I’d come home during the summer and my golf was just getting better and better. I made the Irish amateur team and began to dominate. After I graduated, I went to tour school where I came second. That was my first step on the escalator to becoming a professional golfer.
Golf never came naturally to me. I had to work hard at my game, but I was also very lucky, because I emerged into a golden era in European golf in the last 20-25 years, from Seve Ballesteros, Nick Faldo to Sandy Lyle right up to Rory McIlroy now. I was around these guys and I was learning all the time. Everyone one of those superstar golfers in the Ryder Cup for the last three decades, I’ve either played under, played with, or captained myself.
In 1997, I won the World Cup, for Ireland, with Padraig Harrington, that was a big milestone for me. I represented Ireland and Britain in the Seve Cup. By then, I knew the Ryder Cup was an achievable goal for me. When you sense something is achievable, it gives you a new sense of purpose.
That sense of purpose drove me all the way to the 18th green at the Belfry and a 10-foot putt to win the 2002 Ryder Cup for Europe. It might have been a long way from being stretchered off at Ballyboden, but it was where I was meant to be.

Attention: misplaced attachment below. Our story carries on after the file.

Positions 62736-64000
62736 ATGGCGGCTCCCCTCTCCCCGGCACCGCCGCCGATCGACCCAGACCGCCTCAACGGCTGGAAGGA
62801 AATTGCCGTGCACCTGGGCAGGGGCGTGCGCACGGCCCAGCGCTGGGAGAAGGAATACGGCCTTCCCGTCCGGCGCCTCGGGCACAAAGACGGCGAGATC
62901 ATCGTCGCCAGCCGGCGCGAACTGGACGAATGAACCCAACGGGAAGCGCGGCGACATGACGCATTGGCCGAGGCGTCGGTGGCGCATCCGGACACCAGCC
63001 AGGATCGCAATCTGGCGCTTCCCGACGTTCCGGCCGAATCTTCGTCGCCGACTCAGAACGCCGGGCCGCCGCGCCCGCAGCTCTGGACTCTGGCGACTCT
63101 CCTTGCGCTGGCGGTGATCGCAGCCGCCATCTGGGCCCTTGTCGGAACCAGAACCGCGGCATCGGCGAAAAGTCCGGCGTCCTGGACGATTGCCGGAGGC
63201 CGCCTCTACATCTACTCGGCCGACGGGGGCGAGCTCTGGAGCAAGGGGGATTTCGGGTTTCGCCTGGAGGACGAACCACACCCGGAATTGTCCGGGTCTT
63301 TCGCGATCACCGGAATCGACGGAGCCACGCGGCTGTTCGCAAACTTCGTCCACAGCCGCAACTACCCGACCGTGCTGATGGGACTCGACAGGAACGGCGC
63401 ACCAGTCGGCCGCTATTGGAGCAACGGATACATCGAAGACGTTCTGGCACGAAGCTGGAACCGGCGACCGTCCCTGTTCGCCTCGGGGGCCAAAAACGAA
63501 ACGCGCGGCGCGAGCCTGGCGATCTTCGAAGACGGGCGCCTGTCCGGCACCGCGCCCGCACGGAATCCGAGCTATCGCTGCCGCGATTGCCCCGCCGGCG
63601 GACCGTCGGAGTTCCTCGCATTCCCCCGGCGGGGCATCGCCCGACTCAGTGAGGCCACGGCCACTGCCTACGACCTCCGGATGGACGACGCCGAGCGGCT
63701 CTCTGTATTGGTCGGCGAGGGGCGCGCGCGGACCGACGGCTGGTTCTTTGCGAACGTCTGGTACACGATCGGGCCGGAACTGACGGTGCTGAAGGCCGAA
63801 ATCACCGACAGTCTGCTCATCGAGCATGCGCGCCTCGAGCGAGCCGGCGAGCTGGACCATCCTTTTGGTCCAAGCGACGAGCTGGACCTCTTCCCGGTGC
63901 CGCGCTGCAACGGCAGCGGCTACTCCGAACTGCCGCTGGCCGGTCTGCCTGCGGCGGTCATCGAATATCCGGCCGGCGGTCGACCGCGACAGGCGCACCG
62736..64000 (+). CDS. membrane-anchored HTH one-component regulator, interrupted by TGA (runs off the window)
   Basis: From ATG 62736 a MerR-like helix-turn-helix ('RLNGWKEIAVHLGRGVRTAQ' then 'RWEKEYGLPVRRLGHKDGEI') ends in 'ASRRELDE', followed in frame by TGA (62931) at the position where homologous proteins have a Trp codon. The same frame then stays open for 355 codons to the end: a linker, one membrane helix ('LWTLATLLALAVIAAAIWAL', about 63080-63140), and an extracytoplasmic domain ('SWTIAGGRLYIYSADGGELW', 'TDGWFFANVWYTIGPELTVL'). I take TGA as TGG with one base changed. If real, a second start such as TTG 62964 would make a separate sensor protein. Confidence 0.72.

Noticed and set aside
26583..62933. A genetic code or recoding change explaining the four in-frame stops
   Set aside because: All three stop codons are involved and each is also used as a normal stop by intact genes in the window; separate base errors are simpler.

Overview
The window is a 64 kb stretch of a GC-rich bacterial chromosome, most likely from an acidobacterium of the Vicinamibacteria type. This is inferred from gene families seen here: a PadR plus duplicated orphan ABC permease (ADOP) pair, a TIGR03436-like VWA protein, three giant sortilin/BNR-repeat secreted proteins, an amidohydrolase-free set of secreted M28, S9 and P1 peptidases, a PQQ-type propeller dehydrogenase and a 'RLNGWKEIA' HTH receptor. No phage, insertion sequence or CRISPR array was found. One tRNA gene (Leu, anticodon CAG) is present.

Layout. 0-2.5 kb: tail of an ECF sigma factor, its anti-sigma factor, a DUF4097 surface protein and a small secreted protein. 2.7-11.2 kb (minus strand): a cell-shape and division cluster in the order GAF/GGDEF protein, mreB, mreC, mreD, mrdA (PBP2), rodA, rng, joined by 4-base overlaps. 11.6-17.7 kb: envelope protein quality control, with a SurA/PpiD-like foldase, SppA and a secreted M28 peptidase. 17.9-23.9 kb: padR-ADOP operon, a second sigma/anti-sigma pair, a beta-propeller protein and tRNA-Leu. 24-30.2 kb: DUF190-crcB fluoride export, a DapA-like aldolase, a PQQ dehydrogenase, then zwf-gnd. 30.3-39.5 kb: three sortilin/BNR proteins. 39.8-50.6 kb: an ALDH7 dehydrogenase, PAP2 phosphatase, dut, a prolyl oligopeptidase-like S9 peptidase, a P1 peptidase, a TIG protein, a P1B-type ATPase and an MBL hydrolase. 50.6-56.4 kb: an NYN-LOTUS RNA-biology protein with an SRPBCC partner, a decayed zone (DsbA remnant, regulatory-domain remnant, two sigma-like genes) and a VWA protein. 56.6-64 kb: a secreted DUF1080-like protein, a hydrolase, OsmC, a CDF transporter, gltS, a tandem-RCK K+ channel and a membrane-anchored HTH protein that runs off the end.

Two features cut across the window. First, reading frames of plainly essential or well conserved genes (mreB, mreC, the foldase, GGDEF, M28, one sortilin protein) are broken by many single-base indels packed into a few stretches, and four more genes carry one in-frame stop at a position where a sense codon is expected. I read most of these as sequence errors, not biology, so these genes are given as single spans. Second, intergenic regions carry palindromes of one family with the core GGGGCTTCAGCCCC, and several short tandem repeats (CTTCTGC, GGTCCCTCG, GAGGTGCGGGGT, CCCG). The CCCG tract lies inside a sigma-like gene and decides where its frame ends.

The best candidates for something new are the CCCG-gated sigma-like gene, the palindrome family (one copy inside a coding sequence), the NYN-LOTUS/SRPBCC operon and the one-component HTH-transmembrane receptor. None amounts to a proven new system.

As grateful as I was for that moment in 2002, it could not have been the height of my ambitions. I set my sights on becoming Ryder Cup captain. I was fully aware that it would require me to break the mold that had existed for decades. In general, the players that were captains before me had far superior records than I did. I was a good golfer, but I was no superstar.
I may not have had the major wins but what I did have, was a huge amount of education and experience behind me. Leadership comes naturally to me. Unlike many of the guys on the tour, I was born to be part of a team. I thrive in that environment. I’m comfortable taking on leadership roles despite all the pressure, expectation, and criticism that can bring.
In my own mind, I broke down the barriers to realising the ambition to be Ryder Cup captain.